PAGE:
“Oh, hells. Another one?” Sir James shot a reproachful look at the heavens.
“Two can play at that game, my shaggy little friend.”
Wain stepped into the glade, his muscles straining to escape his skin, his hair standing on end in a prickly mane. His sword danced between his hands and his face was pale as a ghost, but his feet were steady as death and his eyes were black with blood.
“Death has come for you, my pretty! And your little dog too!”
The wolfman growled and Wain moved faster than lightning, rushing across the glade and launching a mighty blow. The wolfman caught the blade on his forearm and deflected it to the side, but a large chunk of flesh fell to the ground.
Sir James advanced to join the battle and the fight began in earnest.
The wolfman moved so quickly that it was a mere flicker in the dusk. It swooped around the berserk barbarian and launched itself at Sir James. The paladin sidestepped again and tried to impale the wolfman, but the sword tip was knocked aside by the wolfman’s bad arm. Sir James rolled with the right cross but it still struck him square on the nose. A soft pop echoed in his ears, his vision went white with pain, and he fell to the ground, the weight of the wolfman bearing down on him.
He could feel hot breath on his throat, he could hear his attacker snarling, and he tried to strike the beast in the head, but his blind punches fell harmless on iron shoulders. Then the weight lifted, the hot breath was gone, and a long howl ended in a resounding crack. Sir James’ vision cleared and he saw Wain running across the glade towards a shattered tree trunk.
The wolfman clambered through the wrecked remains of the tree, splinters dangling from its fur like a deranged porcupine, and howled again. Wain closed the distance, bright blade shimmering through the air with a fearsome noise, and leapt into the air, bringing a flying attack down on the beast’s collarbone.
The attack would have split a strong man in two, and it staggered even the cursed wolfman, cutting and crushing through bone and skin. Blood spurted into the air and Wain howled in triumph. Then the wolfman delivered a hay maker to Wain’s jaw and the stocky barbarian was flung back across the glade. He struck the stone wall of the building and slid to the ground.
The wolfman disappeared into the forest shadows.
Sir James muttered a prayer of healing over his friend and tried to watch in every direction.
Wain rose to his feet, blood-black eyes questing the open glade for a foe to kill and Sir James nervously considered hiding around the corner of the mausoleum. Fortunately the wolfman appeared before the berserker fury targeted Sir James and Wain leapt to the attack once more.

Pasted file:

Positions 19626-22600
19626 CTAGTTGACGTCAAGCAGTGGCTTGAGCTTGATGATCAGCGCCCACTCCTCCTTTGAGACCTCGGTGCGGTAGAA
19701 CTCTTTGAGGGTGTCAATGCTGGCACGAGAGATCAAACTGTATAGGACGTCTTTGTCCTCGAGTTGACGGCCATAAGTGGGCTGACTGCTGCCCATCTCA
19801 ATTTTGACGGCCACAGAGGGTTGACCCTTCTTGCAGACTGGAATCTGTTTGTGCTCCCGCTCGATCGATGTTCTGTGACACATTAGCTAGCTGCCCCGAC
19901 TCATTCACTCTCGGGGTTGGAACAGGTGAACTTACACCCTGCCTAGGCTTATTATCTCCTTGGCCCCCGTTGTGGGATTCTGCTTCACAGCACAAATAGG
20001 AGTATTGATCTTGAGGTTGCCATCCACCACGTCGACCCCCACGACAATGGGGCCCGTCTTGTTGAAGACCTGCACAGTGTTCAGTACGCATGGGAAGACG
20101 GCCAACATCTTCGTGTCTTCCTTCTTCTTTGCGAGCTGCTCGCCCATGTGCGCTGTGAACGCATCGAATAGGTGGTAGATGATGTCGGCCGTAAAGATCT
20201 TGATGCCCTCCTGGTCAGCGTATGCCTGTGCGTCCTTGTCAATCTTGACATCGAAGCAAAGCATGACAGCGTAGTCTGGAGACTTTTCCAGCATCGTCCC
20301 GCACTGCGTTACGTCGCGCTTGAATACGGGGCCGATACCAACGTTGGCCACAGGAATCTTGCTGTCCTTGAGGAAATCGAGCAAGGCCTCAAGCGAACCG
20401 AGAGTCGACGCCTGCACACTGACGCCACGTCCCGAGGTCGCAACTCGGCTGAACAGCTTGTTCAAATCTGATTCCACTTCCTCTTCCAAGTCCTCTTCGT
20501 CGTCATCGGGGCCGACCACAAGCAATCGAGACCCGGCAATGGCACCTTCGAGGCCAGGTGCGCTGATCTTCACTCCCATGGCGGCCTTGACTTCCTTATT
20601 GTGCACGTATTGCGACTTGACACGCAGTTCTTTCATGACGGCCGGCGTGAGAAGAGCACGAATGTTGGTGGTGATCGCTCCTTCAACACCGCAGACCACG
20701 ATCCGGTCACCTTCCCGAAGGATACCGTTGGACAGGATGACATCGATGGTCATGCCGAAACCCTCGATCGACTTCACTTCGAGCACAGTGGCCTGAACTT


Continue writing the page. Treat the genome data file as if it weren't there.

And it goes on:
The wolfman was no longer bleeding and carried a large club, studded with spikes that nearly glowed white in the twilight. Sir James realized that the spikes were made from the shattered bones of fallen enemies. Though still feeling a little wobbly in his knees, the paladin rose and advanced on the wolfman’s flank, hoping to at worst distract the beast and at best to find an opening for a killing stroke.
Wain had no such petty thoughts of strategy in his head. The beserker fury was on him and he closed with only the intent to hack and tear and rend until his foe was a quivering mass of bloody gelatin on the ground before him. And then repeat ad nauseam. He launched a blistering assault of sword strokes, hacking and slashing with such speed that Sir James could not follow the movements.
A dozen cuts opened on the wolfman’s chest, bleeding through the long matted hair. But the grievous injuries hampered the beast hardly at all and it counter attacked, smashing its club against the side of Wain’s head with resounding force. The glade echoed with the sound, like the thunking of a ripe pumpkin. Wain’s head snapped to the side and Sir James feared his friend’s neck had been broken. But the barbarian slipped in closer to the beast and stabbed it multiple times. The beast howled with pain and tried to smash Wain with its club but the barbarian was too close. Sir James attacked from the side, hacking his sword at the beasts undefended neck.
Even the strength of the cursed wolfman could not bear the fury of this assault and slowly the beast collapsed to the ground, whimpering. Sir James backed off, putting some distance between him and his berserk friend. Painful experience had taught him that it took Wain time and lots of space to come out of his battle rage.
A little while after the last whimper of the wolfman ended, Wain realized the beast was dead and began looking for the next foe.
- Serial Fantasy Story – The bandits of Dunn – Part XIII (marieabmare.wordpress.com)